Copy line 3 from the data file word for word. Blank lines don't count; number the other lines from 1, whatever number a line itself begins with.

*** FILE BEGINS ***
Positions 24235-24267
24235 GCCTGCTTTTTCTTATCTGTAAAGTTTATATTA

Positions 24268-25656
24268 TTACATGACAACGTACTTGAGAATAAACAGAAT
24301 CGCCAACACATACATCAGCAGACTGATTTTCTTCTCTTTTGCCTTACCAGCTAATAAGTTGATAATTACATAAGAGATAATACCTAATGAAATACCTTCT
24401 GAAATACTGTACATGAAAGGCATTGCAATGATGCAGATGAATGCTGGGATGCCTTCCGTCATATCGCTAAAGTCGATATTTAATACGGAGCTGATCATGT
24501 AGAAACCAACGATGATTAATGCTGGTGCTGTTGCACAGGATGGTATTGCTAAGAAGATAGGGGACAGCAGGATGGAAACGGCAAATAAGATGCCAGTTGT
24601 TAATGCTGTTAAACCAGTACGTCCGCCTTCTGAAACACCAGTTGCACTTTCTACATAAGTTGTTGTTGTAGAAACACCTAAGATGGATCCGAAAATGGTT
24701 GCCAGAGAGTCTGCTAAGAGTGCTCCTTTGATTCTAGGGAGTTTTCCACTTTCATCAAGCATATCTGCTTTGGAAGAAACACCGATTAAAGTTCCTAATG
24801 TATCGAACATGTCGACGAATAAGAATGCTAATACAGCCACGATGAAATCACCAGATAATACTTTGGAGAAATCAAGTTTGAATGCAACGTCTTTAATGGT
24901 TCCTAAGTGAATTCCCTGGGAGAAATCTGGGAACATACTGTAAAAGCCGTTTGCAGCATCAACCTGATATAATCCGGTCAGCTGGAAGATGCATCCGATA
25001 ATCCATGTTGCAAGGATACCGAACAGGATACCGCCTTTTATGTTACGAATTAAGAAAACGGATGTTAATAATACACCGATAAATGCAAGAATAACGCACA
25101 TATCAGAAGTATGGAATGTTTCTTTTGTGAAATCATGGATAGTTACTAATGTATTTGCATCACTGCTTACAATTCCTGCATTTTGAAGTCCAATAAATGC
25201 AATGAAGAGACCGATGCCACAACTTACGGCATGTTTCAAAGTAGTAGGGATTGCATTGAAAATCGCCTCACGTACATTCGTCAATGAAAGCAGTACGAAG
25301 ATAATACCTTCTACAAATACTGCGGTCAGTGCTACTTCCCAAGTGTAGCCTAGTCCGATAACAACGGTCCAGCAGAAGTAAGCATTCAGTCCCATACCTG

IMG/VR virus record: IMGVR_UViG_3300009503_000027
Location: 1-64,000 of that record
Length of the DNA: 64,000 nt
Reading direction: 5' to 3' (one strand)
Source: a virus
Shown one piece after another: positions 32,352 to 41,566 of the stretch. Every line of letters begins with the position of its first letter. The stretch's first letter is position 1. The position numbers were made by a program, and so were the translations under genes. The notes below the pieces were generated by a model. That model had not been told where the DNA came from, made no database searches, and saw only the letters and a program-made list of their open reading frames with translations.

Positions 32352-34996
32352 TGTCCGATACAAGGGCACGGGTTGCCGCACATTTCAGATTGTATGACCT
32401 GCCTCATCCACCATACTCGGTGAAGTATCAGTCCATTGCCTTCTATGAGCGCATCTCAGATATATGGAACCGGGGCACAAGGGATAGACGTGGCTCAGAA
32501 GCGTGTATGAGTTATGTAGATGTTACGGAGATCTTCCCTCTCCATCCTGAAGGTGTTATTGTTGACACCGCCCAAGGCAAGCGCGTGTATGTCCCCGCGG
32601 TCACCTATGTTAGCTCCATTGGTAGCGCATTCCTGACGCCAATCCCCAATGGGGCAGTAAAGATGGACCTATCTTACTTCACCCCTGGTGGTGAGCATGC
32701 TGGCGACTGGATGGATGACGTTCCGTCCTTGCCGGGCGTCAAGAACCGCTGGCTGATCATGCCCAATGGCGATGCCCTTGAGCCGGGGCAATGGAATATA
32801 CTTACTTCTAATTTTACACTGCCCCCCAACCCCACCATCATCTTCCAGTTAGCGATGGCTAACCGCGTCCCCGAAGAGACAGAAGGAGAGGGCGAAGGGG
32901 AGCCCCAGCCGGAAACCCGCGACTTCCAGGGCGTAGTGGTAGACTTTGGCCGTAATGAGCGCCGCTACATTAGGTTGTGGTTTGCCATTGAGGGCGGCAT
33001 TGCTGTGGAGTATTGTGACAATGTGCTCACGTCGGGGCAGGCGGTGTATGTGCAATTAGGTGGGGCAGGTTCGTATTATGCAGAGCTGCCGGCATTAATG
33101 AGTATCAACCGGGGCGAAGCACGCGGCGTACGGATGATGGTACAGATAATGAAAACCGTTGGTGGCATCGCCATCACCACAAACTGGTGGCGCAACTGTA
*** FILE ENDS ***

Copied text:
Positions 24268-25656